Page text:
As the phosphorylation of Ser1981 in ATM can be detected following exposure to doses of IR as low as 0.11 Gy, which theoretically should cause just four double-strand breaks in the genomic DNA of a human diploid cell (Rogakou, et al. (1998) J. Biol. Chem. 273:5858–5868), the minimal number of DNA double-strand breaks that would induce detectable ATM phosphorylation was determined. SV-40-transformed fibroblasts were obtained that had been stably transfected with a plasmid containing a sequence that can be cut by the restriction enzyme I-SceI, a site which has not been found in any mammalian genome (Richardson, et al. (1999) Methods Mol. Biol. 113:453–463). Southern blotting demonstrated that the genome of this cell line contained two copies of the I-SceI site. The (α-Ser1981-P antibody was able to detect Ser1981 phosphorylation of FLAG®-tagged, wild-type ATM that was co-transfected with I-SceI. No phosphorylation was seen in control transfectants where no active I-SceI was introduced or when either kinase-inactive ATM or ATM mutated at Ser1981 was utilized. Therefore, the α-Ser1981-P antibody can detect the introduction of as few as two DNA double-strand breaks in cells.
To estimate the fraction of cellular ATM protein that becomes phosphorylated after DNA damage, sequential immunoprecipitations of ATM from irradiated primary fibroblasts were performed with a conventional anti-ATM antibody and with the α-Ser1981-P antisera. In the absence of insult, the conventional anti-ATM antibody was able to immunoprecipitate virtually all of the ATM in the first absorption from unirradiated cells, while the α-Ser1981-P antisera brought down almost no ATM. The little ATM that was immunoprecipitated by the α-Ser1981-P antisera was not recognized by this antibody on western blots, likely due to a very small amount of non-phospho-specific antisera in the polyclonal antibody preparation. Following exposure to 0.5 Gy IR, the amount of ATM immunoprecipitated by the α-Ser1981-P antisera in the first absorption was similar to the amount of ATM immunoprecipitated by the conventional anti-ATM antibody and was greater than the remaining cellular ATM that was brought down in the second absorption by the conventional anti-ATM antibody. Since the conventional anti-ATM antibody was not completely efficient in bringing down all of the cellular ATM with a single immunoprecipitation from the irradiated cells it was estimated that at least 50% of the total ATM in an exponentially growing culture of primary human fibroblasts is autophosphorylated on Ser1981 by 15 minutes after exposure to 0.5 Gy IR.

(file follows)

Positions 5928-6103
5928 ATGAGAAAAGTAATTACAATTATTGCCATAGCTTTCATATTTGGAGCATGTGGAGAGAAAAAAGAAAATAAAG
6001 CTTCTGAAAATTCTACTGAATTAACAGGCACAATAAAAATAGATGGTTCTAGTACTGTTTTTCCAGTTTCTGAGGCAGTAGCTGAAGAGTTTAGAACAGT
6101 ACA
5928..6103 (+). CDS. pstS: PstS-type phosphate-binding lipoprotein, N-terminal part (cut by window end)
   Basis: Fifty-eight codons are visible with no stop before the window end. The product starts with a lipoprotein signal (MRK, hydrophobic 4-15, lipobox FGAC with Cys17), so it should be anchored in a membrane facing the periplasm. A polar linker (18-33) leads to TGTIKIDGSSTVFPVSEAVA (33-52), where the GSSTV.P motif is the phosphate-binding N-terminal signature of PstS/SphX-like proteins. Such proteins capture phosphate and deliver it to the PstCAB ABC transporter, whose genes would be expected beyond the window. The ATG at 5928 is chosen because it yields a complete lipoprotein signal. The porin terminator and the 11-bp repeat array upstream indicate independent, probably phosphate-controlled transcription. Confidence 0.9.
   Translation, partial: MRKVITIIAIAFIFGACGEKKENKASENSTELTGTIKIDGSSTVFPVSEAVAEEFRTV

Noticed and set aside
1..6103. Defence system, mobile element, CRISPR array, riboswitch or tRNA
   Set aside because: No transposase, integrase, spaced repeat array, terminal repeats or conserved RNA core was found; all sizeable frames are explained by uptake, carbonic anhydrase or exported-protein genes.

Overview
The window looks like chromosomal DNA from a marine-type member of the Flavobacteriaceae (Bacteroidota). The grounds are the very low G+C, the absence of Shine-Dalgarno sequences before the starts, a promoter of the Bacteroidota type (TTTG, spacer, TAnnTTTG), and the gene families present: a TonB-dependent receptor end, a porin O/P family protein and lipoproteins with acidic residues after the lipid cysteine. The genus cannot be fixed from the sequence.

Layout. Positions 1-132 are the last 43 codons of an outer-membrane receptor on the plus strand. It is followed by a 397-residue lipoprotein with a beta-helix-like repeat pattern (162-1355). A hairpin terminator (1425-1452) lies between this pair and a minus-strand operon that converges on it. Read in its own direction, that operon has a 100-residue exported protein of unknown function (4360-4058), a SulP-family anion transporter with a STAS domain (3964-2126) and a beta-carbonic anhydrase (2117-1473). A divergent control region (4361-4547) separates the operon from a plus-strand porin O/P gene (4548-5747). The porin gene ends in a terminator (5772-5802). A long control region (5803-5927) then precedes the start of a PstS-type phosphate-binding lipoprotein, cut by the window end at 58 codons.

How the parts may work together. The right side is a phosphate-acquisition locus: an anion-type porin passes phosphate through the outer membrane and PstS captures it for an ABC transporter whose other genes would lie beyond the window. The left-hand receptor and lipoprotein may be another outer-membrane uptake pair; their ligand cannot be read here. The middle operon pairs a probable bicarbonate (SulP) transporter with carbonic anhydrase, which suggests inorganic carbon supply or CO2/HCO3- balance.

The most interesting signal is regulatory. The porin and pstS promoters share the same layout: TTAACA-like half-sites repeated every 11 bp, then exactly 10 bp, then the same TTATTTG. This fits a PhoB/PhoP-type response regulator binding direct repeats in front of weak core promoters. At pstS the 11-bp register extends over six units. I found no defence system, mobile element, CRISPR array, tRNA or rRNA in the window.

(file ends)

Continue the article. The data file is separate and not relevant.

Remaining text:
Since such a high fraction of cellular ATM becomes phosphorylated so rapidly in the presence of so few DNA strand breaks, it is unlikely that the ATM oligomers could require direct binding to DNA strand breaks for activation and autophosphorylation. Therefore, the introduction of DNA strand breaks may cause a change in the nucleus that activates ATM at a distance from the break itself. As DNA strand breaks introduced by ionizing irradiation rapidly alter topological constraints on DNA (Roti Roti and Wright (1987) Cytometry 8:461–467; Jaberaboansari, et al. (1988) Radiat. Res. 114:94–104; Malyapa, et al. (1996) Int. J. Radiat. Oncol. Biol. Phys. 35:963–973), alterations in some aspect of chromatin structure fit the criteria of being a rapid change and being able to act a distance in the nucleus. Chromatin and chromosome structures can be altered by hypotonic conditions (Earnshaw, and Laemmli (1983) J. Cell Biol. 96:84–93; Jeppesen, et al. (1992) Chromosoma 101:322–332), therefore ATM phosphorylation following brief exposures of cells to mildly hypotonic buffers was examined. This minimally invasive treatment of cells induced rapid and diffuse phosphorylation of ATM protein as assessed by immunoblot and immunofluorescence. No phosphorylation of histone H2AXγ was observed, therefore there was no evidence for the introduction of DNA strand breaks with this treatment. In contrast, phosphorylation of both ATM and H2AXγ were apparent following IR. The patterns of immunofluorescent staining for ATM following that at the earliest time points, the staining was diffuse across the nucleus, but after several minutes, some foci were seen in addition to the diffuse nuclear staining. This pattern is consistent with a diffuse activation of ATM and migration of a fraction of ATM protein to the sites of DNA strand breaks to phosphorylate substrates at the breaks.
Accordingly, in another preferred embodiment DNA damage in a sample is detected by identifying the activation state of ATM kinase. The method provides obtaining a sample from a subject and determining the phosphorylation state of Ser1981 of ATM kinase. The phosphorylation state of Ser1981 of ATM kinase may be determined using any one of the techniques provided herein, however, it is preferred that antibodies which specifically recognize the phosphorylation state of Ser1981 of ATM kinase be used. A sample containing a phosphorylated Ser1981 of ATM kinase, as determined by, for example, the binding of α-Ser1981-P antibody, is indicative of active ATM kinase and hence DNA damage in the subject from which the sample was obtained. Accordingly, a method of detecting DNA damage may be used as part of a screen in subjects suspected of having been exposed to a DNA damaging agent. Moreover, the detection method of the invention may be used alone or in combination with other well-known diagnostic methods to confirm DNA damage.